You must install MySQL if you haven't already done so, but you need to install only those third-party tools that you plan to use:
To write Perl scripts that access MySQL databases, you must install the DBI and DBD::mysql modules. If you plan to write Web-based DBI scripts, you'll probably want to install the CGI.pm module as well, and you'll need a Web server. The Apache server is used in this book, but others may work, too.
If you want to write PHP scripts, you must install PHP. Normally, PHP is used for Web scripting, which means you also need a Web server. The Apache server is used in this book for PHP.
Precompiled binaries are available for many of the installation packages. Various RPM files are available for Linux. If you prefer to compile software from source or if a binary distribution isn't available for your platform, you'll need a C compiler (C++ for MySQL).
If you have an account with an Internet Service Provider that offers MySQL services, it's very likely that all these packages have been installed already. In that case, you can go ahead and use them and skip the rest of this appendix. Otherwise, the primary distribution points for each of the packages you'll need are shown in the following table. Several of these sites offer mirror sites that provide the same software, but that may be closer to you and result in better download times.
The version of a package you install depends on your needs:
If you need maximum stability, you probably should be conservative and use the most recent stable version of a package. That gives you the benefit of the newest features and the greatest number of bug fixes without exposing you to experimental code in development versions.
If you're interested in being on the cutting edge or you require a feature that's available only in the newest version, you should use the latest development release.
For MySQL, pre-built binary and RPM distributions often are built using optimization flags that are better than what the configuration script in the source distribution might figure out by itself. The MySQL developers recommend that you use a binary distribution of MySQL obtained from www.mysql.com if possible. They build distributions using some commercial optimizing compilers to make MySQL even faster.
Consequently, programs in these distributions may run faster than those you'd compile yourself. In addition, they have extensive experience in avoiding or working around bugs in various compilers that result in generation of incorrect code that prevents MySQL from working properly.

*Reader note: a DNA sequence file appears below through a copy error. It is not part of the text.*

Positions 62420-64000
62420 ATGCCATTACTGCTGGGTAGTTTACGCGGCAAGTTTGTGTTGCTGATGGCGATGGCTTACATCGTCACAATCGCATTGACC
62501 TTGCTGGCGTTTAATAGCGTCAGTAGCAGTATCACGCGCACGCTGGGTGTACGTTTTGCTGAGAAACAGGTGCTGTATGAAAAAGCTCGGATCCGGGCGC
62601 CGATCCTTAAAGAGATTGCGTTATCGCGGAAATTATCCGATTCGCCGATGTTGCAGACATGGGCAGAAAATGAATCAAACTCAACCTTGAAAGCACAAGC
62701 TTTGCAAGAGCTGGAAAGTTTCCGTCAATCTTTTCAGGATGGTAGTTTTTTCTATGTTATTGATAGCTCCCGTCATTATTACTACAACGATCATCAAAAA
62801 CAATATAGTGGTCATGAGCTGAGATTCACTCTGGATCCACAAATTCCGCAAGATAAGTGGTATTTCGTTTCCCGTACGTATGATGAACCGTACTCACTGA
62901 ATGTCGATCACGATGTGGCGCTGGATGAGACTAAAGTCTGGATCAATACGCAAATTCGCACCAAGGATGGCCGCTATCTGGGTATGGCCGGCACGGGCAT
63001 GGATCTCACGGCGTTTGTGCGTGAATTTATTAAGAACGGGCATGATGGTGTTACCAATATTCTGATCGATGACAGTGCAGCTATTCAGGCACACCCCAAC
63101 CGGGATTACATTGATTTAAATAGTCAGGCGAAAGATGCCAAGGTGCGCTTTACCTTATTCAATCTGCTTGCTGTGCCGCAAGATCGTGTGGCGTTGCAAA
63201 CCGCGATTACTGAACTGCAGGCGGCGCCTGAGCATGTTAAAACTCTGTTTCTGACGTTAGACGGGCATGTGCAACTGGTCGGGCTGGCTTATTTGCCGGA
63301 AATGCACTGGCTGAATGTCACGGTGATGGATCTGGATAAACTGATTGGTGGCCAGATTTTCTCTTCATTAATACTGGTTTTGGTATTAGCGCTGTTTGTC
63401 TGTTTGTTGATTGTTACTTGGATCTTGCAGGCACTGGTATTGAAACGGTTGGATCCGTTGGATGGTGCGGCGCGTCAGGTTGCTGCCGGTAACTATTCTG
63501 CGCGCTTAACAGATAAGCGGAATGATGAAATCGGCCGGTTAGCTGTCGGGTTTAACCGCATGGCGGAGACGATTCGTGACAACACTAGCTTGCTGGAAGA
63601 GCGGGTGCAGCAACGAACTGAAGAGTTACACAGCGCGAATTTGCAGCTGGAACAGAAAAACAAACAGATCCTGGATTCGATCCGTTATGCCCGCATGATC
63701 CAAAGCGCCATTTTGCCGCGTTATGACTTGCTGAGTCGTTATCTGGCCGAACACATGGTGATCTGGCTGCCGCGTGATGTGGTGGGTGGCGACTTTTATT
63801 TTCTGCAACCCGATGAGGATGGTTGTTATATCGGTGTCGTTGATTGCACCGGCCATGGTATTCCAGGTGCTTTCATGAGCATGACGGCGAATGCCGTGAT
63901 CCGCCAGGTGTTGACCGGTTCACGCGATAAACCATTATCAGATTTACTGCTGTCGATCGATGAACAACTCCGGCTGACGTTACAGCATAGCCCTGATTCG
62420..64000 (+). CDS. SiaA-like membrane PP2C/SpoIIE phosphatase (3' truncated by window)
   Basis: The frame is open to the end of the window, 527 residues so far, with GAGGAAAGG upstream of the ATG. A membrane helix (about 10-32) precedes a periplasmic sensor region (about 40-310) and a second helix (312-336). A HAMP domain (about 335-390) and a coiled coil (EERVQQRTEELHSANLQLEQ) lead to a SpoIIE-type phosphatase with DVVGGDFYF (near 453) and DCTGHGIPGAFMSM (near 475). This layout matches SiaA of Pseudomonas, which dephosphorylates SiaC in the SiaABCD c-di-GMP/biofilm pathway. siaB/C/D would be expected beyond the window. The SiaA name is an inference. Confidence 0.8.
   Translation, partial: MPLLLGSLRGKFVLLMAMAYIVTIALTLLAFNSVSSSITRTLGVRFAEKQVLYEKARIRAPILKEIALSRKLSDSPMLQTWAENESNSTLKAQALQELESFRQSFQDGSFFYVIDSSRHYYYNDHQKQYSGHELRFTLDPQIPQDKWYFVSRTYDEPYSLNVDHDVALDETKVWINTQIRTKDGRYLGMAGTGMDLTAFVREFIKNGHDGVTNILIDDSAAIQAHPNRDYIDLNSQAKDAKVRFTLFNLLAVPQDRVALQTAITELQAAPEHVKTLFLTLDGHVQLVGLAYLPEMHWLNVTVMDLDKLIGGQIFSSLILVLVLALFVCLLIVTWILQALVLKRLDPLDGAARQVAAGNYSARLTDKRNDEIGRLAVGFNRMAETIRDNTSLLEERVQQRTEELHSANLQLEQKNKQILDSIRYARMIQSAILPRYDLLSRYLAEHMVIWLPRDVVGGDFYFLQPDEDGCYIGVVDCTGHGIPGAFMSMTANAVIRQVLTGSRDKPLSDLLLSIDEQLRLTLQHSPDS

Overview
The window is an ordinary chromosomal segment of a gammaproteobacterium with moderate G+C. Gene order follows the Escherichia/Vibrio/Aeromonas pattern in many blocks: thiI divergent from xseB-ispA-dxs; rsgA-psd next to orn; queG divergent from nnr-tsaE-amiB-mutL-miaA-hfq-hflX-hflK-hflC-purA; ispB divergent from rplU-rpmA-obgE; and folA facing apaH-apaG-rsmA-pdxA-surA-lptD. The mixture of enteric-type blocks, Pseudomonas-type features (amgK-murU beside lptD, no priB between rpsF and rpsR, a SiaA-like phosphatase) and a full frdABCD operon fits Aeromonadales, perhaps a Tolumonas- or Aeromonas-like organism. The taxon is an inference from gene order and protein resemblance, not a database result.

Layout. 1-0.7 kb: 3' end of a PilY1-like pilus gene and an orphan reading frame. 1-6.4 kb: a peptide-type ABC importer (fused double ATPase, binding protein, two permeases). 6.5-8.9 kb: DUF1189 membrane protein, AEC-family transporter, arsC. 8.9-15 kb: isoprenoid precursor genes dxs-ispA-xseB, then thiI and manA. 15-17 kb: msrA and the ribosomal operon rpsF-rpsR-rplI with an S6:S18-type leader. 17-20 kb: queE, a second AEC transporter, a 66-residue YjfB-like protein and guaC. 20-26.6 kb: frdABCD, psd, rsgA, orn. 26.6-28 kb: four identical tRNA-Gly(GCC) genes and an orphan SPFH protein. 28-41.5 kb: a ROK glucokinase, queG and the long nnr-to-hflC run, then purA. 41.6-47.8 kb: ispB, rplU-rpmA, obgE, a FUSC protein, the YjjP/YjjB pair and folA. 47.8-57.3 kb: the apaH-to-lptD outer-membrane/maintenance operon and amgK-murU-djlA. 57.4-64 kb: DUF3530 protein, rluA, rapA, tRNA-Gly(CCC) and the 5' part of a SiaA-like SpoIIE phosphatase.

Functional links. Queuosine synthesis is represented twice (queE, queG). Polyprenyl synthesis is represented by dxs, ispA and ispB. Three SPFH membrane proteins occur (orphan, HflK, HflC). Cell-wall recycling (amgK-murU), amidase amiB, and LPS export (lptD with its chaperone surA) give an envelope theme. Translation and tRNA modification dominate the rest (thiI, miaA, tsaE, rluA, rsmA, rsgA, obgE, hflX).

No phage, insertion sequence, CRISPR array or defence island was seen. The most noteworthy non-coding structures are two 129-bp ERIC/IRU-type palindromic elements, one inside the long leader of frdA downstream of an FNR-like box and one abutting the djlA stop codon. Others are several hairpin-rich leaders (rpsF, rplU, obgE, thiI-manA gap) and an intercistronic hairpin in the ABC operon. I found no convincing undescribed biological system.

The Web sites for each package indicate which versions are the latest stable releases and which are development releases. They also provide per-version feature change lists to help you decide which release is best for you.
If you are working with binary or RPM distributions, unpacking a distribution is equivalent to installing it because the files are unpacked into the directories where you want them to end up. You may need to be root to unpack a distribution if it installs files in protected directories.
For a source distribution, you can unpack it into the area that you want to use for compiling and then install the software into the desired installation location. You may need to be root to perform the install step, but that should not be necessary for any configuration or compilation steps.
If you are installing from source on UNIX, several of the packages discussed here are configured with the configure utility, which makes it easy to set up and build software on a variety of systems. If a build fails, you may need to rerun configure with different options than those you originally specified. Before doing so, you should prevent configure from picking up information that it saved from the previous time you ran it. Clean out stored the configuration like this:
% make distclean
or like this:
% rm config.cache % make clean
Subscribing to Mailing Lists for Help
When you install a package, it's a good idea to subscribe to the general discussion list for that package so that you can ask questions and receive helpful answers. If you install development releases, you definitely should join and read the mailing list associated with the software to stay abreast of bug reports and fixes. If you don't join a general discussion list, you should at least subscribe to the announcement list so that you receive notices of new releases. Instructions for subscribing to mailing lists and using them are provided in the Introduction. The Web sites for each package also provide subscription information.